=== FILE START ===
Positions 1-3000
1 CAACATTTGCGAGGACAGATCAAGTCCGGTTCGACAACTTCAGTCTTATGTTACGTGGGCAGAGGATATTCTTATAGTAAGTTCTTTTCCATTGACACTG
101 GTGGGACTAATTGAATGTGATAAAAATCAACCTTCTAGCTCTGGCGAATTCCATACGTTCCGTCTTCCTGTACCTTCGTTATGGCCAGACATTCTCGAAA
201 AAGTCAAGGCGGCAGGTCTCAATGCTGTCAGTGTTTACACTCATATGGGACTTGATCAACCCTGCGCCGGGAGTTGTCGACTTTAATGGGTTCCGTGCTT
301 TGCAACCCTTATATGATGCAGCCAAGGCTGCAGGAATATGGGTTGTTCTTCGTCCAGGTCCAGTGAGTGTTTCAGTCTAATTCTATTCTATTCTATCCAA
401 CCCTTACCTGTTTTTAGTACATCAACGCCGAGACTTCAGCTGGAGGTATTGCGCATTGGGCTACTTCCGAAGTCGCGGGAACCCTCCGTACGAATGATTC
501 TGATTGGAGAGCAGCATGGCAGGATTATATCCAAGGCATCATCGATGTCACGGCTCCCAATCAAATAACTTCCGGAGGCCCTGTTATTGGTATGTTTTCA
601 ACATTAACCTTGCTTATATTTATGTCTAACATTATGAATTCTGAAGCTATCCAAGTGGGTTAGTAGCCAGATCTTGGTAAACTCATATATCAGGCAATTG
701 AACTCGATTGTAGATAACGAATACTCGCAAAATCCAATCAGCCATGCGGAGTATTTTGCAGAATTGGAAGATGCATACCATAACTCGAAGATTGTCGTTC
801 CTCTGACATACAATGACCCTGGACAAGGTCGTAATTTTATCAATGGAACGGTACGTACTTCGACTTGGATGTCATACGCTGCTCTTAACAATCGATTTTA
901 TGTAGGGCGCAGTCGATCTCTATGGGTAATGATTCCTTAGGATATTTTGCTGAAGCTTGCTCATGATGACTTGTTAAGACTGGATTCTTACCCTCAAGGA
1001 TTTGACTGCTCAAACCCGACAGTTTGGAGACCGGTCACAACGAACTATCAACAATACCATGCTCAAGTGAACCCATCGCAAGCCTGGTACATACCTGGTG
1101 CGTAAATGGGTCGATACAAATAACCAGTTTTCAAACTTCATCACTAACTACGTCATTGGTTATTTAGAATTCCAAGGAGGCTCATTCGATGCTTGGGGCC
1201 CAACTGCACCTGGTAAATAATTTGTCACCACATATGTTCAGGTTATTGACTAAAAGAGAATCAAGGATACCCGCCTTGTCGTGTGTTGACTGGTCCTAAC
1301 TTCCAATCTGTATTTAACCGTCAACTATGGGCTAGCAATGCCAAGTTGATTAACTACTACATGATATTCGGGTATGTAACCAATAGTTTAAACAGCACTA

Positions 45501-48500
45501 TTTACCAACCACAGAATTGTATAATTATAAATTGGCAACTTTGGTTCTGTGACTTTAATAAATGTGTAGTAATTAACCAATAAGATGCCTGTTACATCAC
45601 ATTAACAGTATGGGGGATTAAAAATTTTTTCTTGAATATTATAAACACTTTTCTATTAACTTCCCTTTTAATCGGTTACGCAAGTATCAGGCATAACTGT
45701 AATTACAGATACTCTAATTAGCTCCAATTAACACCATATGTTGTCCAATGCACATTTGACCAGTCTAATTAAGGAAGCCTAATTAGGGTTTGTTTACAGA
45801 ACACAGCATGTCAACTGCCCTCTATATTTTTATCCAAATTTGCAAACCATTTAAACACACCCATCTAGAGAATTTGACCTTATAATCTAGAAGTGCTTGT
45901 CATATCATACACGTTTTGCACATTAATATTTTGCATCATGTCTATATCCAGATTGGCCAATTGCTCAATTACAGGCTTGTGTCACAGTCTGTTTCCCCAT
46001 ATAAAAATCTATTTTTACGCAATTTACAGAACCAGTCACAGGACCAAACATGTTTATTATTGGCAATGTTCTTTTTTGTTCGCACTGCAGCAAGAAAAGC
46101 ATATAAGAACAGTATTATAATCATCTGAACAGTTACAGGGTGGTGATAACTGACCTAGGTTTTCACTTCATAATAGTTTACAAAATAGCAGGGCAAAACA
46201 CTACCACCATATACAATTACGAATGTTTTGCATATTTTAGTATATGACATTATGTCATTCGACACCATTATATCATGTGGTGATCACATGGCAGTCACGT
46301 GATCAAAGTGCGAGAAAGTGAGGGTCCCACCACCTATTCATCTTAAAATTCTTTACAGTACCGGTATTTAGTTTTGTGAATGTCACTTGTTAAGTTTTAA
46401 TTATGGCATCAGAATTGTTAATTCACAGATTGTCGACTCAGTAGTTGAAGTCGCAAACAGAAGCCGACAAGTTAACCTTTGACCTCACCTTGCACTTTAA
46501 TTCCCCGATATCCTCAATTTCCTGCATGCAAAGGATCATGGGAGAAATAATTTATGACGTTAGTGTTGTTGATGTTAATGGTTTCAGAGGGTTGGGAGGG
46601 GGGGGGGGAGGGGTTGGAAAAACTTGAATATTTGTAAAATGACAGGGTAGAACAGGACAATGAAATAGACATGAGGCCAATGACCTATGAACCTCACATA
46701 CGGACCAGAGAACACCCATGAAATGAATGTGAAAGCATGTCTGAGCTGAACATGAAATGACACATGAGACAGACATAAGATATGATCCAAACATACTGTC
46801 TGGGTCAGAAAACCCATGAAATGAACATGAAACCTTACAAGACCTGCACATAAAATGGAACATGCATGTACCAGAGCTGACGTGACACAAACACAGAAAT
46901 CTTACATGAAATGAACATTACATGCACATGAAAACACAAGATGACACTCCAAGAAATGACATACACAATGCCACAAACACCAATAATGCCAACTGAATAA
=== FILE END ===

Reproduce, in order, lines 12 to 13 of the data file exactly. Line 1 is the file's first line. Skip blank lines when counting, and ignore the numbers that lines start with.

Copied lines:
1001 TTTGACTGCTCAAACCCGACAGTTTGGAGACCGGTCACAACGAACTATCAACAATACCATGCTCAAGTGAACCCATCGCAAGCCTGGTACATACCTGGTG
1101 CGTAAATGGGTCGATACAAATAACCAGTTTTCAAACTTCATCACTAACTACGTCATTGGTTATTTAGAATTCCAAGGAGGCTCATTCGATGCTTGGGGCC